Last night was quite the event in our house. Jessica (who recently changed her name to Camitza) shared an inspiration about a month or two ago of our home hosting nights in which local people could get together and offer their healing practices to each other. As we were all discussing the logistics of ways this could work, and not work well, it eventually became evident to her that we needed to do a practice run.  So last night, we did just this. We began by cleaning the house beautifully, making big pots of soup and tea and a pot of chocolate, and gathering together in a circle to share what we wanted to offer to the group, stories about our respective teachers and inspirituers, and how we envisioned our night of healing ritual working. After this initial circle, we moved to the living room, where we had built a cozy fire in our big woodstove, and Camitza had set up two beds on the floor covered with beautiful  quilts. She had lit at least a dozen candles all over the kitchen and living room, smudged with an owl wing. Mattaiah started the circle for us with a powerful reading called “The Tribe of Healers” from the Nasarene Path of the Essene Way. I followed him by sharing the story of The Gifting Bones, which is a divination system from the canyon that Wolf received in a beautiful dream, after a valued supporter of ours finally asked for something in return for all the help he had gifted to us. We then shared the medicine of the Bones in a circle, Camitza and I working together to explain the significance of each bone for each person. Then, two of us laid down upon the beds to receive the healing arts bestowed upon them. We moved in a fluid, intuitive rhythm, every one of us feeling out where our gifts were most needed, artful, timely, or useful. Mattiaih blessed us all with his throat singing, annointed us with essential oils, and did interesting things with stones, crystals and tuning forks. At one point he spoke to us in what I assumed was Hebrew, but found out later was… well, not, exactly! Monica laid plants upon us, and sang beautiful plant songs, sometimes with Camitza and I joining in in layered harmonies. Music and Jules practiced Reiki. Thadeus and Jessica performed the intense art of cupping upon our backs, and I laid steaming, lavender-scented cloths upon our faces, backs, feet, and hands. All of us gifted each other with some form of of massage, as well.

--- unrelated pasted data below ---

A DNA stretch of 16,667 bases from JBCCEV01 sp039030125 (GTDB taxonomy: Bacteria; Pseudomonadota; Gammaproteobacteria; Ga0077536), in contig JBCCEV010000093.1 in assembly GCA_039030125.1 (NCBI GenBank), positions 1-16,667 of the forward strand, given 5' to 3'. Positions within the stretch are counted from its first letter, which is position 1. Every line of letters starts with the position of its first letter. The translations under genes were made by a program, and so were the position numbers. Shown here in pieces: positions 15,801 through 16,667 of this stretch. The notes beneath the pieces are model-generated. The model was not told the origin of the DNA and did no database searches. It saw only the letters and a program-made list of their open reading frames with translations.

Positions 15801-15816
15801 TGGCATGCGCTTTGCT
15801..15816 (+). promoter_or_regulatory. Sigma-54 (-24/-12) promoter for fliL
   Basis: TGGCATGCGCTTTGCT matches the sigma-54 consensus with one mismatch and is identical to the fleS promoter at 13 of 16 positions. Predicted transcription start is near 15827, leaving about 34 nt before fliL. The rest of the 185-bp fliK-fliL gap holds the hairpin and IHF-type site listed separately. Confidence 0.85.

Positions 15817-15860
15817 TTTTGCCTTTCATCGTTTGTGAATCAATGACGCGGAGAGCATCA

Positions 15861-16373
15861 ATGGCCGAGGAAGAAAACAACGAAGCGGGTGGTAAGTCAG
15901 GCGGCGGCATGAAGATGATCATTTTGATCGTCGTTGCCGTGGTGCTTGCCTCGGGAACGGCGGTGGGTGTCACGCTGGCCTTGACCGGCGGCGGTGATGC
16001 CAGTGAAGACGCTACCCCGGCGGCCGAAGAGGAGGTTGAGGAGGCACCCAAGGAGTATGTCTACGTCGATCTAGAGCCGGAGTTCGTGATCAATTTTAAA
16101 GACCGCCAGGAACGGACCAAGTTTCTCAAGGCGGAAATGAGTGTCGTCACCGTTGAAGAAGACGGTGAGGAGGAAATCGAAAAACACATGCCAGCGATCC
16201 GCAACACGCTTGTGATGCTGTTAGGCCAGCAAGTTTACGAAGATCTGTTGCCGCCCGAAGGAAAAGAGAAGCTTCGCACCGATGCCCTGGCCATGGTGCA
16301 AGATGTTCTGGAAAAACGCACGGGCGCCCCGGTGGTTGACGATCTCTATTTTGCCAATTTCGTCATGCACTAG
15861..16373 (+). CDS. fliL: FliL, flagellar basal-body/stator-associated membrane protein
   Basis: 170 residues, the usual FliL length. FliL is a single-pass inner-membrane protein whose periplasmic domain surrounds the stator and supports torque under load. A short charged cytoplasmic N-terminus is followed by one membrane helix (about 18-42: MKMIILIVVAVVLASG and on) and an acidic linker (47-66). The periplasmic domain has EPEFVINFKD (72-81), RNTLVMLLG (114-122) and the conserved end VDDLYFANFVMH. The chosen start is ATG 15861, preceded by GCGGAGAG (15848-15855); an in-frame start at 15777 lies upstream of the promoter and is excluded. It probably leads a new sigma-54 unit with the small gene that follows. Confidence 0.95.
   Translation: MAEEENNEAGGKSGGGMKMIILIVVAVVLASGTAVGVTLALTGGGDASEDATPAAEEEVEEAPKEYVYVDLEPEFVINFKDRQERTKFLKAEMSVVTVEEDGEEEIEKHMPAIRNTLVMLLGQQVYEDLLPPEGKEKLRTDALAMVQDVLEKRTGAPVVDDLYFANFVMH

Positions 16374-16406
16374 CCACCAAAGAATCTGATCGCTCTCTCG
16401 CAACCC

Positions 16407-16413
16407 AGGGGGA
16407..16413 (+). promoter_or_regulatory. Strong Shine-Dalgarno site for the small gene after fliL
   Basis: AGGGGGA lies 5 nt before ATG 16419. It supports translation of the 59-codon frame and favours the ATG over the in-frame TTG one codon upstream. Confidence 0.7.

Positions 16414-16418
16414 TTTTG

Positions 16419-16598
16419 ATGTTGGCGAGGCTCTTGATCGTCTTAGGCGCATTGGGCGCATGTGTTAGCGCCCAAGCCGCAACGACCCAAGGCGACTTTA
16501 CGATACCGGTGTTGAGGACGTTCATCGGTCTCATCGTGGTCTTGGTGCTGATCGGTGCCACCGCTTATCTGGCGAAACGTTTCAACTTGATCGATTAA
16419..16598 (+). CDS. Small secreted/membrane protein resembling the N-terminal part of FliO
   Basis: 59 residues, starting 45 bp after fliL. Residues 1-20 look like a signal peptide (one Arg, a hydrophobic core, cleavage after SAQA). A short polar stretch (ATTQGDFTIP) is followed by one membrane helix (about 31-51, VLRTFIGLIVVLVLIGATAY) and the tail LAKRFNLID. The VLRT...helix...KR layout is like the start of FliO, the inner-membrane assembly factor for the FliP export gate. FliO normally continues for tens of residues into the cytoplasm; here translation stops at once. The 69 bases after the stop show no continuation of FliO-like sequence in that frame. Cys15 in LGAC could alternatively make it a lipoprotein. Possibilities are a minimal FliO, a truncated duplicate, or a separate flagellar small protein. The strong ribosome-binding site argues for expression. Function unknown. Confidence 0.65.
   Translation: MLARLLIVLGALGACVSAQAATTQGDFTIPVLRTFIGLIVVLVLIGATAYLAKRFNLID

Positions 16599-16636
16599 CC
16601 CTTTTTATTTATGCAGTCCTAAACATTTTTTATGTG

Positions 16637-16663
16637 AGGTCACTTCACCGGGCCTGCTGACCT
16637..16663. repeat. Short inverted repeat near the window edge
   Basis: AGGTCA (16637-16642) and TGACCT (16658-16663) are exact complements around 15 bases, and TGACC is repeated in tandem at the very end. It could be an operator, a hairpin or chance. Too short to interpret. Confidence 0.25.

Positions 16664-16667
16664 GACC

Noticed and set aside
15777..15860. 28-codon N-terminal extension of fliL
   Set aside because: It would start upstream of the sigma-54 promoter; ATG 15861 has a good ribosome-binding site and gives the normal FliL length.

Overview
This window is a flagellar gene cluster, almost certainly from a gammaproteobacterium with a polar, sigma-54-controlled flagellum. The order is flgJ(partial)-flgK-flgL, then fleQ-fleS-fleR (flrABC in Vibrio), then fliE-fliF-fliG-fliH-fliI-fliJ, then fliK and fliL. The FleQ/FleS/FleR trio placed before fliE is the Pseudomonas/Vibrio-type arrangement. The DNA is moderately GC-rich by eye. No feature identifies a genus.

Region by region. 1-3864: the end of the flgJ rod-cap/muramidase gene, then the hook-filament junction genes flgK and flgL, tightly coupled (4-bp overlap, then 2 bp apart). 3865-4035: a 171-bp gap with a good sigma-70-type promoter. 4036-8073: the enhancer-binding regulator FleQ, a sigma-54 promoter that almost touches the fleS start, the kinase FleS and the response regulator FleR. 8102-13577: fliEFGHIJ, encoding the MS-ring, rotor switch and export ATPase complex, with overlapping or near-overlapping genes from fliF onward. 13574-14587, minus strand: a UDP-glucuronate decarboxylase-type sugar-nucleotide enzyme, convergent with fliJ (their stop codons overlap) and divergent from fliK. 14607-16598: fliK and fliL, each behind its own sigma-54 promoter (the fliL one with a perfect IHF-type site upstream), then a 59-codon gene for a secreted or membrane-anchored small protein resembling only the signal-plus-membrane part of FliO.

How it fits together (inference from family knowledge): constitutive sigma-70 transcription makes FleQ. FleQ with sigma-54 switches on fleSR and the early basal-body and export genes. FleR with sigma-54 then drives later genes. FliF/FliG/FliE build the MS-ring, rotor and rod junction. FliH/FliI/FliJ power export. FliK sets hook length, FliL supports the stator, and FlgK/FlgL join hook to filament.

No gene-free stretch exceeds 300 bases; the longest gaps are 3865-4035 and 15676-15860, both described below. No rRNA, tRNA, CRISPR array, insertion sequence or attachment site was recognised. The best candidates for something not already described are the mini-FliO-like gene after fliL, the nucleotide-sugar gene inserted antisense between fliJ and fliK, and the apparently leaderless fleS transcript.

Monica by the fire

It was well after 2 am by the time Jessica was done with her deep tissue massage on me, and everyone else had drifted away towards their beds. We sat down at the kitchen table by candlelight, and savored this delicious soup made by me and Thadeus, accompanied by some perfect tea concocted by Monica.


Healer’s Night Soup

The ingredients are simple, the flavor is transportive!

2 onions

diced Unrefined coconut oil, about 4 tablespoons total

about 3 tablespoons balsamic vinegar (I used Napa Valley’s Pomegranate Balsamic)

1 small cabbage, cut into 2” pieces 1/2-1 head broccoli, stems peeled and sliced, florets cut not too small

about 1 lb. carrots, scrubbed, peeled only if the peels seem bitter, and sliced


about 2 cups garbanzo beans, preferably sprouted overnight before cooking for two hours (but canned will work in a pinch)

1 14 oz. can diced tomatoes 3 tablespoons miso ( I used Westbrae Brown Rice Mellow Miso)

5-6 cloves garlic, sautéed lightly in 1 teaspoon coconut oil

1-2 tablespoons Thai Kitchen Green Chile Curry Paste (or your favorite curry paste, homemade, or not)


Sauté the onions in 1-2 tablespoons of the coconut oil in a large skillet, over medium heat– preferably cast iron, until they are very slightly browned but still a bit crispy. Scoop out the onions into a large soup pot, and fill the pot about half full with water. Add the carrots, tomatoes, garbanzo beans, and bring the contents of the pot to a boil. While this is happening, add the cabbage, broccoli, balsamic vinegar, and salt to the pan with another 2 or 3 tablespoons of the coconut oil, and stir occasionally until the vegetables are all wilted yet still have some chew to them. Turn off the pan. Once the carrots are just cooked, turn off the heat and serve the soup, with generous amounts of the balsamic stir-fried vegetables spooned on top. Enjoy!


2 thoughts on “Healer’s Night Soup

  1. Elka, your soup recipe sounded so good that I went right to town to get all the ingredients… but… after hitting nearly every grocery store in Prescott, AZ, (including the ‘health food’ stores,) I cannot find brown rice mellow miso! Do you have any suggestions for a substitution??
    Love reading your posts!


  2. Yay, I’m so glad you’re going to make the soup! Any of the lighter colored misos will also work well, like chickpea miso, red miso, or white miso. But if you can’t find any of these, just use a smaller amount of any dark miso, as they are more intense in flavor. Enjoy!


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